+++ MERCEDES is putting the final touches on the updated CLA coupé and shooting brake ahead of an official unveiling next summer. New photographs of lightly disguised prototypes testing in Germany show a slightly refreshed front end maintaining the current car’s aggressive air ducts and prominent grille. The upper segment of the LED daytime running lights has been sharpened up and split into two bars, while the lower portion has been shifted closer to the grille, divided into two parallelogram-shaped blocks. Similar changes feature at the rear; the tail lights have been redesigned with an L-shaped central light blade that spans the width of the lens, but the rest of the unit appears unchanged. Non-AMG-line versions of both the coupé and shooting brake also receive updated plastic trim adorning the lower bumper, although the camouflage means it is unclear how this has changed. Both AMG-line cars pictured receive the same twin faux-exhaust design and slotted diffuser as is present on the existing CLA. Every prototype CLA we spotted was equipped with Mercedes’ Night Pack, which replaces various chrome trim pieces (including around the windows and diffuser) with a piano-black finish. This could indicate the brand is moving away from its previously extensive use of chrome, in line with French premium brand DS, which decided to reduce its use of chrome (starting with the DS 7 facelift) because its production emits a lot of CO2, and because mainstream brands were beginning to use it in abundance. The CLA lineup (ranging from the 136 hp CLA 180 to the 421 hp Mercedes-AMG CLA 45 S) is unlikely to change. The AMG model may get a slight power boost, while the CLA 250e plug-in hybrid could get a slight improvement to its official 70 km electric-only range (for the coupé). When asked about the updated CLA, Mercedes-Benz declined to comment. The German marque is expected to confirm technical details closer to the car’s official reveal. Pricing is expected to increase across the board to reflect the limited supply of cars caused by the semiconductor chip shortage. +++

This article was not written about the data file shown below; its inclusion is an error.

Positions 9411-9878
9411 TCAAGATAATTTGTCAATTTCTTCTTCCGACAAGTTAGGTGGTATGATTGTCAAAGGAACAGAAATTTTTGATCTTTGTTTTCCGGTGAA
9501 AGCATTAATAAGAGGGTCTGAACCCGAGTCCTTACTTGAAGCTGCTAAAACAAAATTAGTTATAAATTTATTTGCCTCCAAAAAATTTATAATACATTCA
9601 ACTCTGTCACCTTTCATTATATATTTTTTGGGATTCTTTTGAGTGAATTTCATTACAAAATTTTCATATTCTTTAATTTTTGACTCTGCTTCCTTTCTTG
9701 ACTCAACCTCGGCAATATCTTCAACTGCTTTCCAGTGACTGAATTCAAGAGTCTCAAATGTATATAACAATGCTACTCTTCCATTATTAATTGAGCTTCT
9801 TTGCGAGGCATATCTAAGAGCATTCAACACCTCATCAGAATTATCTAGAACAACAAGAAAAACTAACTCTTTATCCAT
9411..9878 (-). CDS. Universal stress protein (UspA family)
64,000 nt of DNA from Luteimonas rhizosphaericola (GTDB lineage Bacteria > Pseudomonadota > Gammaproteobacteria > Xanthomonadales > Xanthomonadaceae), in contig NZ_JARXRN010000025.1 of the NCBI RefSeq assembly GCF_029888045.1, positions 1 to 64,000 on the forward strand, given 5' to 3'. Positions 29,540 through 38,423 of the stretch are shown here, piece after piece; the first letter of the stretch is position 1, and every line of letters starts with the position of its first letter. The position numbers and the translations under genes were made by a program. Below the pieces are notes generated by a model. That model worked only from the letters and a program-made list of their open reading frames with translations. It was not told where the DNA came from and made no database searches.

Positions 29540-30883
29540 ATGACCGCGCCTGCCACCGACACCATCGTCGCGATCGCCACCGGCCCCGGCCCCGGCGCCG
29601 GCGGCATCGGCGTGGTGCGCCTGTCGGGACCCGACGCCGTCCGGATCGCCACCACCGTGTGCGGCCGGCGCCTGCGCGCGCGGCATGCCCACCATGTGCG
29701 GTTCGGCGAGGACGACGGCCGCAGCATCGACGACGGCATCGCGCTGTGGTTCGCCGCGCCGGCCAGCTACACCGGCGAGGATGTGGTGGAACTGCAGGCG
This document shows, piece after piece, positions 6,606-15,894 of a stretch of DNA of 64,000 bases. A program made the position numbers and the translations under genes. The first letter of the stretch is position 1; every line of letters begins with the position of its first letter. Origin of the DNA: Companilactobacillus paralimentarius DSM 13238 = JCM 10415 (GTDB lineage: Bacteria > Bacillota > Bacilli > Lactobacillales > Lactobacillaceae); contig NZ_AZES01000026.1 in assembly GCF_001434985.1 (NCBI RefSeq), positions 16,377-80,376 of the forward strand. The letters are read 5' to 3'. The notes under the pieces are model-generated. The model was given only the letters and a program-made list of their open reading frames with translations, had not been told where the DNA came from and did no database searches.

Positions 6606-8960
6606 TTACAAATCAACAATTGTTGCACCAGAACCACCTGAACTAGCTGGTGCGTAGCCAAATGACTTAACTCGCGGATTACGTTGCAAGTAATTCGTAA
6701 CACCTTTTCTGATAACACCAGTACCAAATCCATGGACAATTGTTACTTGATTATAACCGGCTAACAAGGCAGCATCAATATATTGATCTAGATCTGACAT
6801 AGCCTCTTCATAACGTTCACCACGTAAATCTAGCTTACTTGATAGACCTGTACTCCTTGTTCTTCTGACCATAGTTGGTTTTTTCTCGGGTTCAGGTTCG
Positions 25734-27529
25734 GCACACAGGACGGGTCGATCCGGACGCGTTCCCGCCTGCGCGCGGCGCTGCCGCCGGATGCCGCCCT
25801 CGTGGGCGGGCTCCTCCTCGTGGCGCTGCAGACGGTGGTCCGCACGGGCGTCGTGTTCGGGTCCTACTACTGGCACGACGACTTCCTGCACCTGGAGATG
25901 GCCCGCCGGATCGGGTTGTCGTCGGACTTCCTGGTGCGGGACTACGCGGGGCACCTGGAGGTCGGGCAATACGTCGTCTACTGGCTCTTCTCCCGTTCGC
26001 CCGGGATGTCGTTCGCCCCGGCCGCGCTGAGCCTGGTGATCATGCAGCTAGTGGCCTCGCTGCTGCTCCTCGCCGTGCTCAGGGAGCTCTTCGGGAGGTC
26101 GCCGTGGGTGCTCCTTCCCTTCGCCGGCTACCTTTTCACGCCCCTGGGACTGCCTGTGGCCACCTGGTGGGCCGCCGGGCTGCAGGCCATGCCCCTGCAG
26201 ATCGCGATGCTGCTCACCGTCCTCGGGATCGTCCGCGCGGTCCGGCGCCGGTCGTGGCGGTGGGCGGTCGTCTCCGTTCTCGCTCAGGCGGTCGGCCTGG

+++ Even Ford has been surprised by the success of the MUSTANG MACH-E . The automaker has even postponed production of the platform-twinned Explorer and Lincoln Aviator EVs by 18 months in order to crank out more Mach-Es at the Cuautitlan, Mexico, plant. Orders for the 2022 Mach-E closed back in April, but Ford is about to re-open orders for 2023 models. Some changes, small ones for convenience and big ones for pricing, are going to accompany that occasion. First, the moolah. The entry spec Mach-E, in both RWD and AWD drivetrains, has gone up by $3,000. Premium trims jump by $5,875 in both 2WD and AWD layouts. Meanwhile, some extended-range AWD models are seeing the biggest leaps. The GT AWD extended range rockets up by $7,900. All Mach-E’s will be getting the Ford Co-Pilot360 standard, but base models will only have BlueCruise for a 90-day trial before subscriptions are required. Ford attributes the price increases to supply chain issues and cost of materials that have made the Mach-E more expensive to build. +++